Image credit: Freepik
Since 2002, women above the age of 50 in Singapore have been able to enjoy government-subsidised mammograms, and this has led to an increase in breast screening among eligible women over the years: from 30.9 in 2017, to 37.9% in 2020.
With more women getting screened, there has been an uptick in early detection of breast cancer. This lends itself to better treatment options in the form of minimising treatment complexity and expanding technical options, resulting in higher survivability and quality of life.
As the saying goes, “Early detection saves lives.” We speak to two dedicated breast care medical professionals from the SingHealth Duke-NUS Breast Centre, who share their heartfelt thoughts and experiences in raising breast cancer awareness in the community even as they work tirelessly to treat and care for breast cancer patients.
How the SingHealth Duke-NUS Breast Centre hopes to beat breast cancer odds
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Breast cancer and care are no longer taboo topics, spoken about in hushed tones. Today, women proudly wear the pink ribbon during Breast Cancer Awareness Month (BCAM) in October every year, to celebrate and honour breast cancer survivors and stand in solidarity with them. Media campaigns also openly encourage women to go for screenings early and heighten awareness about breast cancer as the number one cancer affecting women worldwide.
Every year, the Breast Centre works collaboratively with its community partners to roll out a schedule of outreach-education activities, including large scale public webinars and focus groups for participants to learn more about breast cancer, and in-person activities like craft workshops for breast cancer survivors and members of the public held at the five Breast Centre institutions.
These educational activities are for women of all ages, “even women who are younger than 50, and those far younger than that too,” said Dr Julie Liana binte Hamzah, a Consultant with the Breast Centre; Breast Surgery in Singapore General Hospital; and Division of Surgery and Surgical Oncology in the National Cancer Centre Singapore.
She continued: “A question I hear often is ‘when should women start worrying about breast health’? I do think we should begin as soon as possible- puberty would be an appropriate time, when the breasts start to develop. Girls should be taught what a normal breast looks and feels like, so that they can pick up any abnormalities at self-examinations.”
Reiterating the importance of early education and awareness of breast issues, Dr Julie firmly maintained, “Breast health and breast cancer awareness are part of basic health literacy.”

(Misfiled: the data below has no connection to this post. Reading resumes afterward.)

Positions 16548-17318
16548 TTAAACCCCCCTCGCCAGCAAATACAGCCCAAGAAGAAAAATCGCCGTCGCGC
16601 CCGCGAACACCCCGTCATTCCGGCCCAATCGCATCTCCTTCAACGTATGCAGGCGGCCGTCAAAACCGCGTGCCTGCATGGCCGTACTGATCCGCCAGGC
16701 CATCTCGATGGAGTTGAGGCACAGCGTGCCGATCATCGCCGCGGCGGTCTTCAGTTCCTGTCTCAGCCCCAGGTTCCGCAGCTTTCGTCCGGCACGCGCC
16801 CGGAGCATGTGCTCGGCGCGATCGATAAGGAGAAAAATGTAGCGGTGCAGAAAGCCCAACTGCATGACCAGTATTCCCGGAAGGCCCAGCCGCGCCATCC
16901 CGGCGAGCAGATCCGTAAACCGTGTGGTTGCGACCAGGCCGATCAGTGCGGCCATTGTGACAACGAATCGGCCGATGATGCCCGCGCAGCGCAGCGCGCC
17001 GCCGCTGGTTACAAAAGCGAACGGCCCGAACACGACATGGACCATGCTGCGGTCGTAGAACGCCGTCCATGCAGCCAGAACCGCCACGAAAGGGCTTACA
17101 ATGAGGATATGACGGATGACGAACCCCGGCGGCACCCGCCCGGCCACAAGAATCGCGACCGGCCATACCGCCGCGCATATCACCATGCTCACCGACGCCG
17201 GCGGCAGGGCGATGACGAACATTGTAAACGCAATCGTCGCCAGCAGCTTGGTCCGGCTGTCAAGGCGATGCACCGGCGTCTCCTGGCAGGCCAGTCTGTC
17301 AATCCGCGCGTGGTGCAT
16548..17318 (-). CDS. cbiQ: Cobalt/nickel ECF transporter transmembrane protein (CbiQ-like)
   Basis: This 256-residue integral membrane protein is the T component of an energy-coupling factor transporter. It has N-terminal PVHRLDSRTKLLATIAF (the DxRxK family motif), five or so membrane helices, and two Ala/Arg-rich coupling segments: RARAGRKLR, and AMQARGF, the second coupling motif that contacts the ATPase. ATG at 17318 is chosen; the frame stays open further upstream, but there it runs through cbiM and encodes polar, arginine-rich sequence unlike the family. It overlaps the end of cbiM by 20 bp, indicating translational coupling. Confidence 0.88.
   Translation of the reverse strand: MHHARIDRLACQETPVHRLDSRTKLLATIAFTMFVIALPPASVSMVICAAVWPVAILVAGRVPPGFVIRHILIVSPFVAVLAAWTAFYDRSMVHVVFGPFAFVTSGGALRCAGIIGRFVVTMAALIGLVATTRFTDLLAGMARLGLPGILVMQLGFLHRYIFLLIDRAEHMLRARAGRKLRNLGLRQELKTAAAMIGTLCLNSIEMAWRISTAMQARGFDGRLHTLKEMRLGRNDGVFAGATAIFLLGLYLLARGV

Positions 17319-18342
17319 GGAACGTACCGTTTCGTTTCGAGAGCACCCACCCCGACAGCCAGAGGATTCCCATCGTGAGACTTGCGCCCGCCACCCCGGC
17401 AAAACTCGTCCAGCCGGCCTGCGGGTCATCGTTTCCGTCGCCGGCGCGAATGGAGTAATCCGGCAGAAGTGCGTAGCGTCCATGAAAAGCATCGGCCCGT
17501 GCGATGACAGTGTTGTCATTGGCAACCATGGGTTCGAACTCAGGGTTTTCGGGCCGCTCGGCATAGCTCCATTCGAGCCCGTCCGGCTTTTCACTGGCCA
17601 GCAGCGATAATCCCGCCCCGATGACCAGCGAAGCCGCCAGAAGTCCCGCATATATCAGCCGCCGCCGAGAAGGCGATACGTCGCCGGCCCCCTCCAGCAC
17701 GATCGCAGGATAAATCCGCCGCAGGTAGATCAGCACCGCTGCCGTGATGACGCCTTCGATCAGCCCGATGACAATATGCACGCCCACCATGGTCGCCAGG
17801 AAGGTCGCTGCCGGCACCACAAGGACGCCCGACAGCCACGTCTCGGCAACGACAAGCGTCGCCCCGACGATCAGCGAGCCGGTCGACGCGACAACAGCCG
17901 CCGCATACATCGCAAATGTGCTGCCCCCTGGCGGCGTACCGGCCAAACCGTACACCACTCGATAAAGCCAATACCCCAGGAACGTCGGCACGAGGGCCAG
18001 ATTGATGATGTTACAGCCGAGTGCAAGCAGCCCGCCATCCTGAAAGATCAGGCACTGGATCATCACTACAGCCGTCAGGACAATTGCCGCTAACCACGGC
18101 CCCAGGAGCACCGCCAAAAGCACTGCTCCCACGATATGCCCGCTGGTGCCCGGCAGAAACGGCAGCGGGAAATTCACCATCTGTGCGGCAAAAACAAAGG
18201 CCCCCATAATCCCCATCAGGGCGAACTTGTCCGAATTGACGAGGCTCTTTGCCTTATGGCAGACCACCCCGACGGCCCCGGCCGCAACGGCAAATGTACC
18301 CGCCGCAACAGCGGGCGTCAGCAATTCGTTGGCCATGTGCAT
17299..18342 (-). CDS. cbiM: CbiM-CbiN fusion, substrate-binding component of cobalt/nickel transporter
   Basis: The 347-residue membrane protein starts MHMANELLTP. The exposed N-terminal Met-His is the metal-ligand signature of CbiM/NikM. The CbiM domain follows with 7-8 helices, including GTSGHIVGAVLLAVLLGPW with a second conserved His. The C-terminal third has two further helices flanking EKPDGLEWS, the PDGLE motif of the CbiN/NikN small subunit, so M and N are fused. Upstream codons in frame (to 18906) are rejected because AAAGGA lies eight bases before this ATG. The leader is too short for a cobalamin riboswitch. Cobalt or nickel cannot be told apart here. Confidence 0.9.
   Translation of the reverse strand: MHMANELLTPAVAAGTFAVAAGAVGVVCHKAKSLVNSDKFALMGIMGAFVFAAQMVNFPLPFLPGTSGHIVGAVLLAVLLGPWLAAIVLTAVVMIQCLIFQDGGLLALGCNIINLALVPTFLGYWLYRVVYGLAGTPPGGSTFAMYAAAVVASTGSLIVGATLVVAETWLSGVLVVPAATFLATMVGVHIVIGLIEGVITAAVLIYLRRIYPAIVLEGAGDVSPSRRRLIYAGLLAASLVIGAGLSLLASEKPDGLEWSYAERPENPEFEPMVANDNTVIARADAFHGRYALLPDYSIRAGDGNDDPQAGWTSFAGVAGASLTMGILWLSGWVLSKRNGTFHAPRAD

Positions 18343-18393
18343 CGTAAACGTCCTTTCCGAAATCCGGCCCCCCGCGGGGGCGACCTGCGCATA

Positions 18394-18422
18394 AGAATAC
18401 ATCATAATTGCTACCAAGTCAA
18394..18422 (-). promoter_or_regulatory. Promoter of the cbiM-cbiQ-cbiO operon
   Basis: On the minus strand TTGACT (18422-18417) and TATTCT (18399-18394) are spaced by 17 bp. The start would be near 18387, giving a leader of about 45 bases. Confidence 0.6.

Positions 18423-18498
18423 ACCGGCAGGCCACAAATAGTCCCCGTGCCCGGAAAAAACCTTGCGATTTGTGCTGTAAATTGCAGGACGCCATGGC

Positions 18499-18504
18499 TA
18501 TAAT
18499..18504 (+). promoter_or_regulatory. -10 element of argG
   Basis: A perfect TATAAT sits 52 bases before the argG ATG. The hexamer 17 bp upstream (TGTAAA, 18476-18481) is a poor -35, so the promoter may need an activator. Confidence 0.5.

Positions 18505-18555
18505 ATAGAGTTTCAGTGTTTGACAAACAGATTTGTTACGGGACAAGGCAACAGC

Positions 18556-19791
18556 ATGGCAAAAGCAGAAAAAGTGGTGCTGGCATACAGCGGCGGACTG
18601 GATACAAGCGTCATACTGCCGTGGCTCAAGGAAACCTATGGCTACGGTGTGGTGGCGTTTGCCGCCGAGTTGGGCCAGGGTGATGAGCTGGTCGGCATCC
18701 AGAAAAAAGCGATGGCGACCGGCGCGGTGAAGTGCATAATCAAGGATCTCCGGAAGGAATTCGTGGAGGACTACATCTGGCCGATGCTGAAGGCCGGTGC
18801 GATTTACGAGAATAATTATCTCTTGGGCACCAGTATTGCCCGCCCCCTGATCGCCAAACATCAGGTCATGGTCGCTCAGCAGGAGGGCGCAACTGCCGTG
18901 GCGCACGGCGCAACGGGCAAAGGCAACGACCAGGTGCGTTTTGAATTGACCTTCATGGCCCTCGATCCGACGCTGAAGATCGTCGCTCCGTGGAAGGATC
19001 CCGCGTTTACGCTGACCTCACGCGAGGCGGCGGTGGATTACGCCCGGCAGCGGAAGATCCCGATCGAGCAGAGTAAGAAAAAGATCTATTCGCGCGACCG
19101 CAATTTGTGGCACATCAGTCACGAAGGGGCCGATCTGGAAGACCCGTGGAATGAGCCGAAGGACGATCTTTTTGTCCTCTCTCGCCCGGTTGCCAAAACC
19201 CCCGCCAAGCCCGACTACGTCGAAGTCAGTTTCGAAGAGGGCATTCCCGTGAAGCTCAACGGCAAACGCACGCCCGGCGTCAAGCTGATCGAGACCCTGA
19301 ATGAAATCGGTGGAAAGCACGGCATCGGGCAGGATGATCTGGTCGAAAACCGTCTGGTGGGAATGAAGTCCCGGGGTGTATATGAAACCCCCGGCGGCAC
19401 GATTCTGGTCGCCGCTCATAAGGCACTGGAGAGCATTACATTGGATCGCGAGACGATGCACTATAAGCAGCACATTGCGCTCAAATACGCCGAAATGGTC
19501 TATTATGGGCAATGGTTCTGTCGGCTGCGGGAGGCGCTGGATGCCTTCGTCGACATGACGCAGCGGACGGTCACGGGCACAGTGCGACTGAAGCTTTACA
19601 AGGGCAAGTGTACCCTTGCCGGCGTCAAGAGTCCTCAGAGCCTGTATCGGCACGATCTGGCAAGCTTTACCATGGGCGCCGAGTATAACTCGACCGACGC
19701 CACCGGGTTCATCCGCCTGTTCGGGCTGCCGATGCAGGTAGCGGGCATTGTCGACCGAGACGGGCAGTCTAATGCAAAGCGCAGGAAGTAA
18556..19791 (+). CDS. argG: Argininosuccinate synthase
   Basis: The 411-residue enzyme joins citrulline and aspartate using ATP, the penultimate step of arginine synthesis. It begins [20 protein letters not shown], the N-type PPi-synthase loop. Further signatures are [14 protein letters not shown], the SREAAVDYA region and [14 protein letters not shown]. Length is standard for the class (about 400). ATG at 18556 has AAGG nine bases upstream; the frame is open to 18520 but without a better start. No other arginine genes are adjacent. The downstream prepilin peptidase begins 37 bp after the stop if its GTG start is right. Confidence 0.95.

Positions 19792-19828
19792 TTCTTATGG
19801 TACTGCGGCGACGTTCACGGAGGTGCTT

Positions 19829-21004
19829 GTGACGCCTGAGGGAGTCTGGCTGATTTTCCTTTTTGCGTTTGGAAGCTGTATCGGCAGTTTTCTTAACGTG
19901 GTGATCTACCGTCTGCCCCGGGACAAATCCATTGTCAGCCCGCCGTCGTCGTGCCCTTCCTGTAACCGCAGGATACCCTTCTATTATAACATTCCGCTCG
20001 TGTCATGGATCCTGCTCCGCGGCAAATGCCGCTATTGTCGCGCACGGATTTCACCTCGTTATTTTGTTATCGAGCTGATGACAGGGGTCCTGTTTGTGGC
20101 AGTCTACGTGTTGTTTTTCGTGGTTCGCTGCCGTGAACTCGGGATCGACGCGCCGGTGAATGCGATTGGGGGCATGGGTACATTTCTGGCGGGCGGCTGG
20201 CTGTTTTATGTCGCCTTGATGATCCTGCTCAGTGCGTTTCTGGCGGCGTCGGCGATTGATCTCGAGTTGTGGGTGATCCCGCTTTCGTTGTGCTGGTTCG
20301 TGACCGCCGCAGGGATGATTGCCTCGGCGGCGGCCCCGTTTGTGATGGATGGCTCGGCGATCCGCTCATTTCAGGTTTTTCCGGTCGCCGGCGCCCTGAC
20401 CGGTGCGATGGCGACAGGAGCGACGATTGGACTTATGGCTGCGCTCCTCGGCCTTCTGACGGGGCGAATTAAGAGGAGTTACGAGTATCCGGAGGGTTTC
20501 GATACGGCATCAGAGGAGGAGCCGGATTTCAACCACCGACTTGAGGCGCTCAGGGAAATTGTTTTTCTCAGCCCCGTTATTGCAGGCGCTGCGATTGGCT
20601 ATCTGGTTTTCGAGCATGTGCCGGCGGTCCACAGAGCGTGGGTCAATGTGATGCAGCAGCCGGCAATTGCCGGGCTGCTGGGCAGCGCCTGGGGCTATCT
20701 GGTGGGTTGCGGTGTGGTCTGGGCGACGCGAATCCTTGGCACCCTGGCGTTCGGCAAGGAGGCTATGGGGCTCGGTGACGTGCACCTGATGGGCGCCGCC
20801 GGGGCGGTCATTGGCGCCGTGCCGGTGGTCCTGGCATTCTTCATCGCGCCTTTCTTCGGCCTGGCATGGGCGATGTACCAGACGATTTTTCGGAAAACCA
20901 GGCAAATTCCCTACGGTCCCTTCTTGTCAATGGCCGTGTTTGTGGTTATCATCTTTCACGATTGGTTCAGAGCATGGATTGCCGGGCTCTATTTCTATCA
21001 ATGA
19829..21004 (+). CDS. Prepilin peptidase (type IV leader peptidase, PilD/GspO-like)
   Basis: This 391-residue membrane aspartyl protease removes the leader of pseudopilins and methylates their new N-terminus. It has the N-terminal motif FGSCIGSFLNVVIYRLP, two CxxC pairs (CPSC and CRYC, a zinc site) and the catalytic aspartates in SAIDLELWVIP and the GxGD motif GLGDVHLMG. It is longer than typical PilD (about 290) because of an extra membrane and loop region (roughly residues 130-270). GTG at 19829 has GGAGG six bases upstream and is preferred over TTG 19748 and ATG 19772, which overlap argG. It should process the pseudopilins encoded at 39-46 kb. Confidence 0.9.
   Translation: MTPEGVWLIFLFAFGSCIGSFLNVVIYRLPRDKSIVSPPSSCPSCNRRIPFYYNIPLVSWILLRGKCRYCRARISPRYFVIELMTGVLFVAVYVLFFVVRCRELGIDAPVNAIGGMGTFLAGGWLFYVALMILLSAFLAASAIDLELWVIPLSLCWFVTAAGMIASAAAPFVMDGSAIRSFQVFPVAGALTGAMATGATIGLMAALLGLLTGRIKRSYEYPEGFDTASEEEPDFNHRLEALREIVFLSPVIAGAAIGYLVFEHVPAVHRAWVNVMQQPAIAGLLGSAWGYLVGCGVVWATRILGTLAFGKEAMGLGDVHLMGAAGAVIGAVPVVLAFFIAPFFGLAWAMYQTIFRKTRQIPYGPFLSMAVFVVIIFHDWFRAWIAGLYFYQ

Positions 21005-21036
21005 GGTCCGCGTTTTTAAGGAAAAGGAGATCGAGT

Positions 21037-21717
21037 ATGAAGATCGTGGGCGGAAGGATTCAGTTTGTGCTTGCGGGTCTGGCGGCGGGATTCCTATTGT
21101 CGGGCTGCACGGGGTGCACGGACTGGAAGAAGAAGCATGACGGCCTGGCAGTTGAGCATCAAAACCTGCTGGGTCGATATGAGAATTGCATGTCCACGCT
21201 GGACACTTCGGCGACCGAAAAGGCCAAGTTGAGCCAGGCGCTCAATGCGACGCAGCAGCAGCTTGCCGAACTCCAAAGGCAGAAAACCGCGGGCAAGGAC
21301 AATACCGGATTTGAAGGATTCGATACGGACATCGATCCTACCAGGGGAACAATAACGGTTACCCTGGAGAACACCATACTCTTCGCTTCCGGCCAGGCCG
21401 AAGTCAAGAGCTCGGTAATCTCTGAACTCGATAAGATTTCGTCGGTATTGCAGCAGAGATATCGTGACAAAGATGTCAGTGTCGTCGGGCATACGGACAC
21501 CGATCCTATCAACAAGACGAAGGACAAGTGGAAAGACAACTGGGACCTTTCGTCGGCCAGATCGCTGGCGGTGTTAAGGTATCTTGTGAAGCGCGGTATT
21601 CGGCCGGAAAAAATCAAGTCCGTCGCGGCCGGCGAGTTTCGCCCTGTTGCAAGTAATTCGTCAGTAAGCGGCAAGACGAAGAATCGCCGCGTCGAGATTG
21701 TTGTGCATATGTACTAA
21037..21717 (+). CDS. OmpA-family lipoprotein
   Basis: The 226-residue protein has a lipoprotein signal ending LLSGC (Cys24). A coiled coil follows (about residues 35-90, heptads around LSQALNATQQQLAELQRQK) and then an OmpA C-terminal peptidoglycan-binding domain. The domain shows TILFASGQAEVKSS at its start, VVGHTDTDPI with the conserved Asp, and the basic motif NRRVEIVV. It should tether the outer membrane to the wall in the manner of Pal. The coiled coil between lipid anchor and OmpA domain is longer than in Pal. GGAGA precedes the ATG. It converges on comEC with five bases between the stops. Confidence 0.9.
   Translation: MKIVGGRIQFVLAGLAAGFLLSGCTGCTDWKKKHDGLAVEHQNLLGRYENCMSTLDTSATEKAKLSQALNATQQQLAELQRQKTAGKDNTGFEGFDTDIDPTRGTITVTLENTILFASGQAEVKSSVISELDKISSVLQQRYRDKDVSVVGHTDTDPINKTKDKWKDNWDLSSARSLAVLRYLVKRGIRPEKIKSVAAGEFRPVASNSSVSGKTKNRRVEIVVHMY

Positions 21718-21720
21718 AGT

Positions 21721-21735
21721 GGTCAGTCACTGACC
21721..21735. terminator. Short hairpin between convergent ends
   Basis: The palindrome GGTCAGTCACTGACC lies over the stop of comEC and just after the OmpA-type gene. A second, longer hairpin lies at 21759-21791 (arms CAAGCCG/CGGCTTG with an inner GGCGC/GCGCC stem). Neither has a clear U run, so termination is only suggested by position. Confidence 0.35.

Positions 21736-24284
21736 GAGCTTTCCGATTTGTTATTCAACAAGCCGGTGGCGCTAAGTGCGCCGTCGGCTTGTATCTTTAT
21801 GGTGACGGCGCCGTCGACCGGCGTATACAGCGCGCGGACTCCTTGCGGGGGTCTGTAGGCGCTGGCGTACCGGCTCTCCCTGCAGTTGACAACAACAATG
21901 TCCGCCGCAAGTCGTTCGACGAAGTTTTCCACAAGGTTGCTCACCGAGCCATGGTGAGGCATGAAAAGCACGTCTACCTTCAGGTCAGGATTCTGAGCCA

Because of her firm belief in this, Dr Julie is also actively involved in community outreach programmes that aim to dispel myths and misconceptions around breast cancer and its treatments, in hopes that more women will go for regular screening and get the treatment they need.
Educating the public is crucial in the fight against breast cancer, but Ms Bernice Yong, a Nurse Clinician in Singapore General Hospital, is also interested in advocating for more fellow healthcare staff to step forward and be screened under the SingHealth Well Women Programme (WWP).
WWP is a cluster-wide initiative that she champions alongside fellow nurses, radiographers, radiologists, and breast surgeons across the cluster. After talking extensively to her fellow staff that they have not been utilising the WWP for various reasons, Bernice and her team are working to increase the take-up rate for healthcare workers.
Having cared for many patients with breast cancer, Bernice is familiar with the anxieties women face when they notice a breast lump. This may be one of the reasons why some healthcare workers are not getting screened despite knowing the importance of early detection.
The common belief that doing a mammogram is painful may be another reason keeping them away. To address this, Bernice was very intentional in sharing on intranet the compliment from a patient who had a pleasant experience undergoing mammogram. “We wanted to let staff know that we have a very experienced and skilful team with gentle hands to do the mammograms and they need not be afraid.”
Even as staff know about the importance of screening, there was another hurdle to cross: Staff may not be aware they have such a benefit available to them. “When we surveyed our colleagues, many of them shared that they were not aware of the WWP and paid for their mammograms at other clinics instead.” To address this issue, Bernice and her team have been working closely with their institution’s Human Resources department to increase general awareness of the WWP.
The war against breast cancer has a long way to go, but every little bit of effort to raise awareness of breast cancer and encourage more women to go for regular breast screening counts.
“What we do to impress upon the community the significance of early detection ultimately empowers women to make that choice to go for screenings regularly and be diligent in conducting self-examinations once a month,” said Dr Julie.
With the concerted effort from the committed doctors, nurses, and staff of the Breast Centre and the wider cluster, the tide is surely turning, one enlightened woman at a time.
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